There was a thread somewhere on here about some country suggesting not needing a
software firewall if you have a hardware firewall, but I couldn’t find the link.

Don’t get me wrong, in that I personally prefer both on for protection.
A short story if you please: I had a virus last fall that was dormant and passive until it activated (some 6-8 months later). CIS stopped it from leaving my system to the Internet. I don’t believe a hardware firewall would have done that.

It basically boils down to personal choice. If you wish to turn off the software firewall when behind your router, go for it. But, you will feel safer if you leave it on, and it won’t add to the drain on system resources. You will also have greater control over what goes in and out.

I hope this helps you in your decision.

John touched on what I feel to be the biggie as far as I’m concerned. Does your hardware firewall block any unwanted outgoing traffic?

I personally run both hardware and software firewalls. Granted, the software firewall isn’t working very hard, but I feel the outgoing protection is well worth running it. And Comodo is so resource friendly that it doesn’t bog anything down.

Thanks, guys!

You’re right… the outgoing is a big deal. I guess I didn’t think so much about it because I’m so aggressive about viruses and spyware and other exploits that I usually catch them before they can even get to the point of communicating back out to the Internet. But your point about it is nevertheless well taken. Thank you.

And the thing about the software firewall not being very busy as long as the hardware firewall is in the system is I guess what made me think of it. If I happen not to take the notebook anywhere for prolonged periods, my Comodo logs have almost nothing in them… no activity… nothing blocked… it’s as if I’m invisible to the Internet. And, of course, with the hardware firewall, I kind of am. So then, whenever I think about how slow my Vista machine has become, I start thinking about what I can disable or stop from running on startup to maybe speed things up a little… and my nearly inactive Comodo firewall comes to mind. But your point about it being surprisingly light on resources considering what it does is also something I keep forgetting.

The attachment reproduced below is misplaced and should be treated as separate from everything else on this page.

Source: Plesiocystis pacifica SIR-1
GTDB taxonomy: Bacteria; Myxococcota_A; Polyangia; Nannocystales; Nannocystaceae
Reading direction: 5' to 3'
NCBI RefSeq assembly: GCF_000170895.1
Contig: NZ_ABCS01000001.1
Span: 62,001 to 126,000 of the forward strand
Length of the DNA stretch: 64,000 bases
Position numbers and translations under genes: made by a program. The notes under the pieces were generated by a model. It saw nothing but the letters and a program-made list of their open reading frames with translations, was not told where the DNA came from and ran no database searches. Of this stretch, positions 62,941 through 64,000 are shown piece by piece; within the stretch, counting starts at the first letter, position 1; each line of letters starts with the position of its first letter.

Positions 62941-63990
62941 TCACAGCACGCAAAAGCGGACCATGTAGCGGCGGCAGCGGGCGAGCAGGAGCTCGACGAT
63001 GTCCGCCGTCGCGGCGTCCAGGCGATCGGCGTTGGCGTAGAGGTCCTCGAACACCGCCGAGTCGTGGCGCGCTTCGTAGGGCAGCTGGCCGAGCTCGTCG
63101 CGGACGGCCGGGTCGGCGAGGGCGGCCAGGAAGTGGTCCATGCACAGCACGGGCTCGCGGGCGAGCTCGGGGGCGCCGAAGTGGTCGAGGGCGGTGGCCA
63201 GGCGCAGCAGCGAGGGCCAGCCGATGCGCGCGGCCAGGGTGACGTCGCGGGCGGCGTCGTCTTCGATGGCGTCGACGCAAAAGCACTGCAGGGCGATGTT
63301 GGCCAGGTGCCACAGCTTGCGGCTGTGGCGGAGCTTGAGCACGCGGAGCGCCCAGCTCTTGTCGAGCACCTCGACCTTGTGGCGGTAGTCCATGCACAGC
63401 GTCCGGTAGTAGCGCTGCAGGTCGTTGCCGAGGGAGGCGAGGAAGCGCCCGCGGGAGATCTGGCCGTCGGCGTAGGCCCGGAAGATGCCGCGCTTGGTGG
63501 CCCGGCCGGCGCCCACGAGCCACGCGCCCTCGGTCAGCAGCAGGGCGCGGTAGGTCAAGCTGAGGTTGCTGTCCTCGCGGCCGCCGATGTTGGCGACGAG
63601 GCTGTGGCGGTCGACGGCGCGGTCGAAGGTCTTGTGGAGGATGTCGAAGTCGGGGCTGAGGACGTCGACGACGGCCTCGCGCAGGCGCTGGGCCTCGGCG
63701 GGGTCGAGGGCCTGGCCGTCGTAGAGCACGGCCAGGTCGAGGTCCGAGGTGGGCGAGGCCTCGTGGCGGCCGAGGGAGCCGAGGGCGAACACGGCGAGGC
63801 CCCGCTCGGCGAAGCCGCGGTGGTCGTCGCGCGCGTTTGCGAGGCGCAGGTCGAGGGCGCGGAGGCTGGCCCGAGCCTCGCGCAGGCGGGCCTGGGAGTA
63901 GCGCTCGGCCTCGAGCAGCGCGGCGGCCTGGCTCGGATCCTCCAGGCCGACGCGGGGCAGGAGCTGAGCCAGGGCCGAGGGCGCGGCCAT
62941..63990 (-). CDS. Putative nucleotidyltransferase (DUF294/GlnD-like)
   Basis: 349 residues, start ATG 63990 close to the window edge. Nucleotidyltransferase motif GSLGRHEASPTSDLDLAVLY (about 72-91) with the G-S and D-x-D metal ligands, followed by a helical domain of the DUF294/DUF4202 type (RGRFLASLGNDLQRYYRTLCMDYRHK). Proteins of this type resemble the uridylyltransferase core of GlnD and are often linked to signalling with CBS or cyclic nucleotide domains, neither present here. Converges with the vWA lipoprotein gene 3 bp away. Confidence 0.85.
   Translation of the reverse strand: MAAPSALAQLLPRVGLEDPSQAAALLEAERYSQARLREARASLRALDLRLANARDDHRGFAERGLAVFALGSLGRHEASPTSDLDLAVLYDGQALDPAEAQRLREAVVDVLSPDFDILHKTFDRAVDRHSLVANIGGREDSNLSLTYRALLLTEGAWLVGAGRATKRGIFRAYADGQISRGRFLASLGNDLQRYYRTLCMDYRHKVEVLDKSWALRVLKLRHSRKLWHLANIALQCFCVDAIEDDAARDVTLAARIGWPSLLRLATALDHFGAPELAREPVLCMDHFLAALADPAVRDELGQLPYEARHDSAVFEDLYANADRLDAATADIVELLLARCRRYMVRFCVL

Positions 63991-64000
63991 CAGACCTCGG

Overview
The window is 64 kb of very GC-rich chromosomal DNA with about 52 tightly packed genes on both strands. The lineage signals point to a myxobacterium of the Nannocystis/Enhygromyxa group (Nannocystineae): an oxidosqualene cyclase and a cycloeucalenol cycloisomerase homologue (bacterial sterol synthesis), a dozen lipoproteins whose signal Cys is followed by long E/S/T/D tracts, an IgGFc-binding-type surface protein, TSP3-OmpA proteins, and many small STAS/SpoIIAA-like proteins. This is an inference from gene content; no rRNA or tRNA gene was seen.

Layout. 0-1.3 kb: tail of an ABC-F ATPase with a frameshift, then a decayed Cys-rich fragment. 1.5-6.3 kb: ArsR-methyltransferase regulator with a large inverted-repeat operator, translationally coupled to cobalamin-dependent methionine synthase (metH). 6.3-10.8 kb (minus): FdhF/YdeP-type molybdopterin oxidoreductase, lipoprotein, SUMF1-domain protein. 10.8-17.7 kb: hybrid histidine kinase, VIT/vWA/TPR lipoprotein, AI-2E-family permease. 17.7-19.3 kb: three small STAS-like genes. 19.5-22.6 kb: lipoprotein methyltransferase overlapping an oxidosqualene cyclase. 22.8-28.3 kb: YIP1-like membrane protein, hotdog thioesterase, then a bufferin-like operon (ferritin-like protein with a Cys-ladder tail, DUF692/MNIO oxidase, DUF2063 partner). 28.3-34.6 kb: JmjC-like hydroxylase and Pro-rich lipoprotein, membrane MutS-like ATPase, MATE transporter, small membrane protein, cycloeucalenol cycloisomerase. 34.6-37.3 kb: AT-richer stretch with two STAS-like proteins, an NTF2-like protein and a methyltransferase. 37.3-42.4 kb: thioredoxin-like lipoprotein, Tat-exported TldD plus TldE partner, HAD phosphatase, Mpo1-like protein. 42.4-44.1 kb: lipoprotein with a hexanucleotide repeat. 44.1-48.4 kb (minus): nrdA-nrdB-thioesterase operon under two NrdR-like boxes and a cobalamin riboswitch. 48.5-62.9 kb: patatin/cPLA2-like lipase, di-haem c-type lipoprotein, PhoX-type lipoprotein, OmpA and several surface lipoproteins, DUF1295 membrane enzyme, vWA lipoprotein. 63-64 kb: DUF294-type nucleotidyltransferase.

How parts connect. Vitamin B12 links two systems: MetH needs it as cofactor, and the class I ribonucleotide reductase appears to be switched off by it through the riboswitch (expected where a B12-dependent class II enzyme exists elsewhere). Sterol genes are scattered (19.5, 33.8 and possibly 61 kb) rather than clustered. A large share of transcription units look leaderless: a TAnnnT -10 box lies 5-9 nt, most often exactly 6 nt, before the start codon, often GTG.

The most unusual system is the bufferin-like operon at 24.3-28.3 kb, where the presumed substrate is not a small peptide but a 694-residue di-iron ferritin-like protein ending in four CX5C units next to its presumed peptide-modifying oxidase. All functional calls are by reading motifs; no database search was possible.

So, then, maybe I should just turn it on and leave it on and forget about it. I think that’s what we’ll do.

Good points, you guys. Thanks again!

Glad to help!

Comodo is so resource friendly that it doesn’t bog anything down.

Can anyone point us to testing or data supporting this? How does it
work in that it doesn’t slow down networking, etc?

Also, when you have added ZONES, RULES, POLICIES, and have
lots of apps, how much slower does COMODO make things?

What about just copying a lot of data or files accross a local LAN. How much does it slow
things down?

unwanted outgoing traffic

Primary reason I run COMODO. You might be amazed one day at what tries to get out.

I only have my personal observations to go by. So I guess it could be considered anecdotal.

Physical resources are easy to check. Look at your task manager.

Slowdowns are subjective. I have experienced no difference in disabling Comodo and running the Windows firewall, or running with Comodo enabled. Yet I have no concrete data to back this up.

The thought that comes to my mind would be to do an operation such as a database sort, timed. Compare the results of both with CIS and without CIS running.
This would give you some indicator as to the performance level of CIS.

I’m in a similar position - have a strong home firewall on the internet connection, and CIS on each of the PCs. The PC firewall doesn’t really have any work to do regarding incoming connections (of course it does for my notebook when connected elsewhere).

But for controlling outgoing connections there will always be more power in a firewall on the PC than in an external firewall - the external firewall can only see IP addresses and port numbers (and connection state and protocol state inside the IP packets, for some firewalls) - it has no visibility to what program or process attempted the connection. That can only be done on the PC itself.

Don’t ever assume that you don’t need outgoing protection because you have good incoming protection! :wink: Remember the firewall will allow downloads of zip files that may contain malware. And email attachments. And there are USB sticks too, which will never touch your external firewall.

I guess most of this can be done by Defense+ even if the CIS Firewall is disabled, but I’m not 100% sure on that. What I can say is that leaving the firewall enabled doesn’t hurt anything. It’s not a resource drain and is unlikely to conflict with the external firewall (both issues that can apply when running more than one realtime antivirus tool, for example).